At first, we sort of made fun of my friend Brian when he went to ice cream college. Brian, along with his wife Jackie, owns Ample Hills Creamery, an artisan ice cream company in Brooklyn, NY.
As it turns out, ice cream school has nothing to do with the fun stuff, like mastering the art of the perfect scoop or the correct combination of toppings for a banana split. Instead, the focus is on the science of ice cream. I love blueberries–they’re my favorite fruit–but when I tried making blueberry ice cream, all I got was blueberry-flavored ice crystals. The problem, Brian learned, was the ratio of cream to water. Blueberries have a high water content, so more fat (i.e., cream) is needed to balance out the ratio. The value of Brian’s newly acquired knowledge is that he can now create his own ice cream flavors.
I’ve never been much for the science of baking, choosing instead to focus on the art of cake design, but I do like the idea of playing around with recipes. I recently purchased BakeWise, by Shirley O. Corriher, after I heard her interviewed on NPR’sAll Things Considered.
In it, she explains why some cakes don’t rise properly. Among the countless other things that can go wrong in the baking process (baking powder that’s past its prime, inaccurate oven temperature, not properly creaming butter, etc.), there is the very real possibility that the recipe is just plain wrong. Wrong? It never occurred to me that an existing recipe, let a lone a recipe that’s actually in print, could be wrong. Corriher explains that the problem is often the ratio of leavening agents to flour:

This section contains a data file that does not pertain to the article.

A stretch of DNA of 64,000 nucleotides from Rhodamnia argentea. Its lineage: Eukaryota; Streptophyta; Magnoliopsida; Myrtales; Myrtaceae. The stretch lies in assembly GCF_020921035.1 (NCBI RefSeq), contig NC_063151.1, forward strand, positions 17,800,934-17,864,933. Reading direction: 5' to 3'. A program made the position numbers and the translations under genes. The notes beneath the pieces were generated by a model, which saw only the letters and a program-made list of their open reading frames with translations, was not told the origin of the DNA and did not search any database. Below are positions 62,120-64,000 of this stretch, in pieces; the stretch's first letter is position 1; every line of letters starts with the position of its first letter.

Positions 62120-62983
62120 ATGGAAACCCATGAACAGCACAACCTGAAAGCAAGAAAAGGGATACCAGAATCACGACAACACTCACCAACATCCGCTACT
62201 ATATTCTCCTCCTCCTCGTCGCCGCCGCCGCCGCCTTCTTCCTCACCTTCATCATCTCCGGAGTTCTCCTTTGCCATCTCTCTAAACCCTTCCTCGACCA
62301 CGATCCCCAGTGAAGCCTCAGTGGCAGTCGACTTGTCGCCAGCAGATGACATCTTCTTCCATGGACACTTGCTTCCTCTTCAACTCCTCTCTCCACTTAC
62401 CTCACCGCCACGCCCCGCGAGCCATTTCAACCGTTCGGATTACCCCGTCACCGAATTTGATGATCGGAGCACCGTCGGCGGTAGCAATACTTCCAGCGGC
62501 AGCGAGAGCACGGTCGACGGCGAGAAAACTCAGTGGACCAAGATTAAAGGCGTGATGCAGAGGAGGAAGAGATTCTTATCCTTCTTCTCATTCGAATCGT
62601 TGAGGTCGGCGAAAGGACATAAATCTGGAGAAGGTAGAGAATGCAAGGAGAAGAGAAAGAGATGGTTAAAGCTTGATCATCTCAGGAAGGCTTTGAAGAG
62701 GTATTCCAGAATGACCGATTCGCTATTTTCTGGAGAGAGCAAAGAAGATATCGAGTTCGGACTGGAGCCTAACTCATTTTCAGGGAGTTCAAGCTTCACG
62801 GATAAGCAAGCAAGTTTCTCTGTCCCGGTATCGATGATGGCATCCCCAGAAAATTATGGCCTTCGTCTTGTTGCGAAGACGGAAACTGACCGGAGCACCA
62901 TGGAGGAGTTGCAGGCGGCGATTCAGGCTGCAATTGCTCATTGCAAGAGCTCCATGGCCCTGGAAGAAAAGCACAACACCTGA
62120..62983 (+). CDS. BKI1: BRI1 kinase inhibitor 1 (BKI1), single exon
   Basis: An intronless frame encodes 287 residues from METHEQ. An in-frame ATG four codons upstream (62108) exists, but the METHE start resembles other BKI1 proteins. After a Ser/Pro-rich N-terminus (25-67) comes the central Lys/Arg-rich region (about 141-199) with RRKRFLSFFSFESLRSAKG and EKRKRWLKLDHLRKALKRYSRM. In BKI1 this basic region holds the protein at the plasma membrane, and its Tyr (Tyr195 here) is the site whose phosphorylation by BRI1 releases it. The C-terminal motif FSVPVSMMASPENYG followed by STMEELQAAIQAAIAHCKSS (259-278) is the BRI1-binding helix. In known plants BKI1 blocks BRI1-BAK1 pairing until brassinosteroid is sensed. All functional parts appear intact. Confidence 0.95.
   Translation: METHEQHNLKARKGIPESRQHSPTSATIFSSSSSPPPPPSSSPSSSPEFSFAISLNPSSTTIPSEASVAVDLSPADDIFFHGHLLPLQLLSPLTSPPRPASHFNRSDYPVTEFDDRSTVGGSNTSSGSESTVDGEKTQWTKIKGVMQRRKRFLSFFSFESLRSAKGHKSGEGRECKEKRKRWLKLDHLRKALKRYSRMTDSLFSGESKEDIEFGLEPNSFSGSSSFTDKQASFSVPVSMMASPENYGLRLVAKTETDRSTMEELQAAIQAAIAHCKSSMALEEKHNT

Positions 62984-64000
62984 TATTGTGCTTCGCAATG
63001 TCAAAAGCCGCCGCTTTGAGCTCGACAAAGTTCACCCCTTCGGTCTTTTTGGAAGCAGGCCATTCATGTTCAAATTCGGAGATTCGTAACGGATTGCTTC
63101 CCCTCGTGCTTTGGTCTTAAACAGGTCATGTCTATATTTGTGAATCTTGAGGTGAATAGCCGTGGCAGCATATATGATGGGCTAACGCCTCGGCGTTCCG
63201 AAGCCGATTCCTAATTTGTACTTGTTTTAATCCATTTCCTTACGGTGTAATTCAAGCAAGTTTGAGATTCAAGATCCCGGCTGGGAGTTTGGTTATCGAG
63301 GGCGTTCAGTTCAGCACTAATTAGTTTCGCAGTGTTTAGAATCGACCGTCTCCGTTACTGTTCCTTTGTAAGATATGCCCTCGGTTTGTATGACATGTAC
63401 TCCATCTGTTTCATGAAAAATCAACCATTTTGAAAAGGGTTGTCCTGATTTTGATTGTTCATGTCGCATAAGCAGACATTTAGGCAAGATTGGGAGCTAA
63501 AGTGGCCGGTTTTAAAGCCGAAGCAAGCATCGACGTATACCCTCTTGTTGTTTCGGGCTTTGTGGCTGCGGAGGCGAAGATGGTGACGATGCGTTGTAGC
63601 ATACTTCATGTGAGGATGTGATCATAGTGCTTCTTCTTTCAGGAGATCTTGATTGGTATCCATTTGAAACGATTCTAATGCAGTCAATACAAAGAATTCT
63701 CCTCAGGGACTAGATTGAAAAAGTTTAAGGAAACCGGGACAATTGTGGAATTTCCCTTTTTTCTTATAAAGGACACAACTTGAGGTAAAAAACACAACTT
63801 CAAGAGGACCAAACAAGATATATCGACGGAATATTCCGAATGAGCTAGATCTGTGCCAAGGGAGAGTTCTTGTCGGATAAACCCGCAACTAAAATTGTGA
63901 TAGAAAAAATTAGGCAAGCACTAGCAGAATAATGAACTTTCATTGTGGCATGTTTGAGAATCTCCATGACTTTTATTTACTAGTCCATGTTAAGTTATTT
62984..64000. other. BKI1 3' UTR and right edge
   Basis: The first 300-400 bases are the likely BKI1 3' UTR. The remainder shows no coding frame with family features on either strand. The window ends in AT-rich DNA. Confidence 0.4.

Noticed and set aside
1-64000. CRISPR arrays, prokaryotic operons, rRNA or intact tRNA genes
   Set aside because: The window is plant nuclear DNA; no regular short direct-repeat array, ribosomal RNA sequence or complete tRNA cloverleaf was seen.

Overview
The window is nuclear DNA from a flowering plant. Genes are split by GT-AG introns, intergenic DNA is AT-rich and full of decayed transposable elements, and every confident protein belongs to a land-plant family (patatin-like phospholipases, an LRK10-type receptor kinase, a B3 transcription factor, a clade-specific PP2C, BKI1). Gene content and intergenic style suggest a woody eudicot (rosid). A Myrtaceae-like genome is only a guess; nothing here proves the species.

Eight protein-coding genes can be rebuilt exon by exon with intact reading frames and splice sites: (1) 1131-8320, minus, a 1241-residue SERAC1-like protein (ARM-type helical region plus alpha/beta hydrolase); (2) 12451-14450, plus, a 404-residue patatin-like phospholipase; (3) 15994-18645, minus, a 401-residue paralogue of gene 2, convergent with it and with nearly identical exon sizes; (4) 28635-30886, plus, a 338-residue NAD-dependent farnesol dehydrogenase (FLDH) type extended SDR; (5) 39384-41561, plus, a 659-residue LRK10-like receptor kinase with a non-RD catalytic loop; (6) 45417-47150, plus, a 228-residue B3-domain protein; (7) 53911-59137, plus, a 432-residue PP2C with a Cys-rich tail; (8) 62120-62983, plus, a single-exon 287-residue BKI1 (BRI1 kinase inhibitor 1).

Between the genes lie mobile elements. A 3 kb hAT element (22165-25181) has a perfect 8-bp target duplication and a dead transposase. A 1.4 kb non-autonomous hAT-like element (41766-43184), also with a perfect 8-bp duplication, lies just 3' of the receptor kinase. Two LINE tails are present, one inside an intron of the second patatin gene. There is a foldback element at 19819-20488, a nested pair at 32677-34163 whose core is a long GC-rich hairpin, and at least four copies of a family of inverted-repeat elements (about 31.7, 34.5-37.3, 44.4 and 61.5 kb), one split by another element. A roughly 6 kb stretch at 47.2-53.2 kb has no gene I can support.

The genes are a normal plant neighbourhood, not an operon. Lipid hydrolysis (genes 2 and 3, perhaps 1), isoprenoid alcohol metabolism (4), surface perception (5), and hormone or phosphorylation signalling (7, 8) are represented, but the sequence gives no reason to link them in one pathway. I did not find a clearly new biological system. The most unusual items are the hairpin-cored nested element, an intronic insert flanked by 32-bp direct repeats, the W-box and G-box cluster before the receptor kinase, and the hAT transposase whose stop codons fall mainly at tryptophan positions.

If a cake falls or does not rise well, you might think that you did not use enough leavening [baking soda or baking powder]. More frequently, however, the problem is just the opposite. When a recipe contains too much baking powder or soda, the bubbles get too big, run into each other, float to the top, and POP–there goes your leavening! Your cake or muffins will be very heavy or fall completely…Even in “good” cookbooks there are many recipes that contain excessive amounts of leavening agents. Unfortunately, this leads to heavy cakes, quick breads, and muffins. Guidelines for ideal quantities of leavening are:
For each cup of all-purpose flour (4.4 oz/125 g) in a recipe use no more than:
1 to 1 1/4 teaspoons (5 to 6 g) baking powder
1/4 teaspoon (1 g) baking soda
This is just one of the gems in Corriher’s book. BakeWise is the baker’s equivalent of ice cream college, and gives readers the confidence to tweak existing recipes that just don’t work and the tools to create original recipes. Don’t be surprised if you soon see Erica OBrien’s recipe for blueberry cake.